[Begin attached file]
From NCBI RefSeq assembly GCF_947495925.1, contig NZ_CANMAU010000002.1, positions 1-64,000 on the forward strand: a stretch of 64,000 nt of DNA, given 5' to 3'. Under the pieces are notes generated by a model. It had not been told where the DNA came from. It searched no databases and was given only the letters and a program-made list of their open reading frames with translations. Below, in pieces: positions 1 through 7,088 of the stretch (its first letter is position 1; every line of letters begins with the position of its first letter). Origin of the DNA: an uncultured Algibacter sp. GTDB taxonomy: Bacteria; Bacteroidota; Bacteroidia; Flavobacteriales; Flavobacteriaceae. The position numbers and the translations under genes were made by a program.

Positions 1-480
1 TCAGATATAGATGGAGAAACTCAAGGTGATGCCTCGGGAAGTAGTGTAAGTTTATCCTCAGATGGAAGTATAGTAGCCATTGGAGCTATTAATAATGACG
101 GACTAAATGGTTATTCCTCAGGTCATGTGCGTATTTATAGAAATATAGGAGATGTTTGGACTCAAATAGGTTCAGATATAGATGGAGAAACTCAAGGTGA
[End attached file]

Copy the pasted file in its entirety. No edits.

From NCBI RefSeq assembly GCF_947495925.1, contig NZ_CANMAU010000002.1, positions 1-64,000 on the forward strand: a stretch of 64,000 nt of DNA, given 5' to 3'. Under the pieces are notes generated by a model. It had not been told where the DNA came from. It searched no databases and was given only the letters and a program-made list of their open reading frames with translations. Below, in pieces: positions 1 through 7,088 of the stretch (its first letter is position 1; every line of letters begins with the position of its first letter). Origin of the DNA: an uncultured Algibacter sp. GTDB taxonomy: Bacteria; Bacteroidota; Bacteroidia; Flavobacteriales; Flavobacteriaceae. The position numbers and the translations under genes were made by a program.

Positions 1-480
1 TCAGATATAGATGGAGAAACTCAAGGTGATGCCTCGGGAAGTAGTGTAAGTTTATCCTCAGATGGAAGTATAGTAGCCATTGGAGCTATTAATAATGACG
101 GACTAAATGGTTATTCCTCAGGTCATGTGCGTATTTATAGAAATATAGGAGATGTTTGGACTCAAATAGGTTCAGATATAGATGGAGAAACTCAAGGTGA